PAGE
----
My isolation experience at SPU

Sophia Harris, Business Manager

To keep up with COVID-19 infection prevention standards, students are housed in empty dorm rooms or apartments on campus until their quarantining period is over. (Sophia Harris)

The past two years have been some of the most nerve wracking of my life, and I am sure that it has been the same for most. Having a constant fear of a possibly deadly disease infecting me as I see my friends, family, coworkers and the public is a draining experience.

In the last year, I, along with many others, have been diagnosed with anxiety. This condition has been greatly exasperated by the circumstances we have been put in as young adults in this pandemic.

The moment I saw that my COVID-19 test came back positive, the anxiety built up from the past two years came crashing down on me all at once. Frantically talking with my roommate while contacting everyone I had seen in the past two weeks was already hard enough. These feelings were worsened by my fever, cough, faintness, nausea and stuffy nose. It felt as if I was not capable of getting out of bed, and now I had to make phone calls to everyone I knew because I had put them at risk.

I sent a message to Health Services that I tested positive. This seemed like the right thing to do. I wanted them to record my case in the numbers and know of my condition.

Despite already being symptomatic for four days, already isolating to the best of my abilities, and making sure everyone knew of their contact with me, I received a phone call from the school. I was told I had to move into isolation for another three days. This was a shock to me.

As someone with severe anxiety, a change of environment can be harmful to my mental health, and I was already a disaster from what my week had been like. I still was not too worried. They had to take care of me, I would get food sent to my door and I would get a room all to myself.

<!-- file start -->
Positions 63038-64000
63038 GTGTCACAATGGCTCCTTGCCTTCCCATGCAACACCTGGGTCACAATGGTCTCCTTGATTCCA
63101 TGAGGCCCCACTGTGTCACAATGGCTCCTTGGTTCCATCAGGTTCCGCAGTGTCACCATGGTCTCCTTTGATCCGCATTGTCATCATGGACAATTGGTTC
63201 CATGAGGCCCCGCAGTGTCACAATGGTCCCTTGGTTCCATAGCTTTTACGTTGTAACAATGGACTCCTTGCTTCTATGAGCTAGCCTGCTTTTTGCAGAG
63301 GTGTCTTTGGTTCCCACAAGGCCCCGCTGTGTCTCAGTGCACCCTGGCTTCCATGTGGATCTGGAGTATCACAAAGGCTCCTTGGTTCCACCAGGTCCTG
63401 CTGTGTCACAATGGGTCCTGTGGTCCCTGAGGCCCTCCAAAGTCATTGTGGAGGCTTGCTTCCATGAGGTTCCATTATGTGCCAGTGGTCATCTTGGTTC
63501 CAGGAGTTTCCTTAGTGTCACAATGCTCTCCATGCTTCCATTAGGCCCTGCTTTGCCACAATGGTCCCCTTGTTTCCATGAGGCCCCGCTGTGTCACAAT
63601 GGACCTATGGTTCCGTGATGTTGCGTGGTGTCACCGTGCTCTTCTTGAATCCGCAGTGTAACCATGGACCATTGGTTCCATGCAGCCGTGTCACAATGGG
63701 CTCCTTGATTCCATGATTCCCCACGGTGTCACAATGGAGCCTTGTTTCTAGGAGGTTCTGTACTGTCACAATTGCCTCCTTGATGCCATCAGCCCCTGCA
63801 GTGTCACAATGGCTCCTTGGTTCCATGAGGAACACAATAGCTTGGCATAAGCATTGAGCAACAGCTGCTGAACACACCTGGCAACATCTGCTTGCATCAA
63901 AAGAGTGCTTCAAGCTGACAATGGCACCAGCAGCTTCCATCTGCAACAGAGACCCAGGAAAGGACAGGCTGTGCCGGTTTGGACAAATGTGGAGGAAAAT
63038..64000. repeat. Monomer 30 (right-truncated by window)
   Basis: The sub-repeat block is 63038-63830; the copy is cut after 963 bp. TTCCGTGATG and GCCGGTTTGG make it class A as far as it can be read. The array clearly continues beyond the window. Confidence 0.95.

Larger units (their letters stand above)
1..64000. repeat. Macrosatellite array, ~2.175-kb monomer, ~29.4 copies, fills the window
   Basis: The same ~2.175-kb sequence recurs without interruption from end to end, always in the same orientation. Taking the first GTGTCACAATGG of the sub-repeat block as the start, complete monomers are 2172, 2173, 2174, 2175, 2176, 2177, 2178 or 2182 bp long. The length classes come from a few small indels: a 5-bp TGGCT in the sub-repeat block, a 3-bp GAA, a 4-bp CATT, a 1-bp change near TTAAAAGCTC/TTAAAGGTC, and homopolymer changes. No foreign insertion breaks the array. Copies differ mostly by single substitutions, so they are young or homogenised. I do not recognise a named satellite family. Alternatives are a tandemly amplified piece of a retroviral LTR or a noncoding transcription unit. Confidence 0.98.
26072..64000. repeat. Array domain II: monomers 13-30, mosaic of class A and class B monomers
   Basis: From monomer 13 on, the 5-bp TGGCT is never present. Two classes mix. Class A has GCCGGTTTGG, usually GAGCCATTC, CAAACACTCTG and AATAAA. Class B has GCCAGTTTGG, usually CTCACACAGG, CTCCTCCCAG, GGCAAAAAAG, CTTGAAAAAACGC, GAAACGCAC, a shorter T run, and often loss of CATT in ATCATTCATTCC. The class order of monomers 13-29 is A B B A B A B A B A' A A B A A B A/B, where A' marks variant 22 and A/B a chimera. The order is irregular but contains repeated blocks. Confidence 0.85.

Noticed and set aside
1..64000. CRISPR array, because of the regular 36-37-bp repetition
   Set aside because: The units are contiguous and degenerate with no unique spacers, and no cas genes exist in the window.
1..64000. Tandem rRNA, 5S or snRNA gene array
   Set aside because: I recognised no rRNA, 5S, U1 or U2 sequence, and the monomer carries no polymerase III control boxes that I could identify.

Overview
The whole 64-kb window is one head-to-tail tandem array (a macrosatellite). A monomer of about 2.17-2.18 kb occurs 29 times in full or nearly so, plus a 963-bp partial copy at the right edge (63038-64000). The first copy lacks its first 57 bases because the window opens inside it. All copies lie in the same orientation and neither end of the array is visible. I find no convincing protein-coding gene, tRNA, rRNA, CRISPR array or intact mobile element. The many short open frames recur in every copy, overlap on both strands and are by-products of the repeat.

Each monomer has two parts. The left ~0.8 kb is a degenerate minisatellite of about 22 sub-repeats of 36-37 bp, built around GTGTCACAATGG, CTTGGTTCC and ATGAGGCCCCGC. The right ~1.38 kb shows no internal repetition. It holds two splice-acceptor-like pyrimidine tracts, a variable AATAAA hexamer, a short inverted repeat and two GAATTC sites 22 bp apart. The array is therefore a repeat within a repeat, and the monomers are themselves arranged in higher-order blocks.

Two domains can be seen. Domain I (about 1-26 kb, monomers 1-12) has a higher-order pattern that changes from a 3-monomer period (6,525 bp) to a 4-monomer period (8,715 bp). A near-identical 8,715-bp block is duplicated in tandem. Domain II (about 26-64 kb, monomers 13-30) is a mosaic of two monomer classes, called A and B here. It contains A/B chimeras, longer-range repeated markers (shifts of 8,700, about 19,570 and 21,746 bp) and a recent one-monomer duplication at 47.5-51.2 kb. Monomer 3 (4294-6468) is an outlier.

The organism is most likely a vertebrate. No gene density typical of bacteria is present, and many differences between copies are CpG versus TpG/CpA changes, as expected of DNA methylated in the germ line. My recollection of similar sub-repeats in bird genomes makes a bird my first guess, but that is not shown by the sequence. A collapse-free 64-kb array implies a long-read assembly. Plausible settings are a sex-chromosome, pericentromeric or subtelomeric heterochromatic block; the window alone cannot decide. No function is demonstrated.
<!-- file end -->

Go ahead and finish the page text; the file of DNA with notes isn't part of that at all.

This could not be farther from the truth.

I was sent into isolation around noon and I had not yet had lunch. I asked every person I talked to about my lunch options. I called the Office of University Services and got the answer, “Ma’am we are way past lunch hours, there is no way we will get you lunch. There should be a cup of noodles in your room. Just eat that.”

As a vegetarian, I could not eat the cup of noodles, so I had my kind roommate go out of her way to get me food. If my dietary restrictions were worse or I had a serious allergy, I do not believe they would have accommodated me. Throughout my three days in isolation, I received only two meals from the school.

Around 7:00 p.m. on my first day of isolation, my first meal was delivered to my doorstep. As I opened my meal, I was excited for my diet pepsi that I ordered.

I was immediately saddened to see an apple juice in my bag instead. Oh, well, maybe the “spinach fettuccine” will be awesome. Except it wasn’t spinach fettuccine, it was penne with marinara sauce. Both meals I got seemed to be just as wrong and sloppily put together. They also both came freezing cold.

Lastly, the room I was put into was filthy. As I wiped the coffee table with one of the three disinfectant wipes I was provided with, it came up brown. The shower was filled with pink mold that I had to clean myself since I did not want to pick up a foot fungus. The sinks were also filled with a similar mold and some mysterious specs of residue seemingly from this room’s last attendant. Luckily my fever had subsided enough for me to gather the strength to clean my room, but as someone who was forced into this apartment, I should not have been the one cleaning it.

As a sick person, these circumstances were less than ideal to heal in. Although I am grateful for the ability to isolate and protect others from COVID-19 at Seattle Pacific University, the amenities provided by the school were horrible.

These times have been troubling for us all, so I am sure the school is struggling to keep up with everything, but I would have rather stayed in my dorm where my roommate could have easily brought me food and I felt more comfortable and clean. It is times like these that make me question where all of our money is going.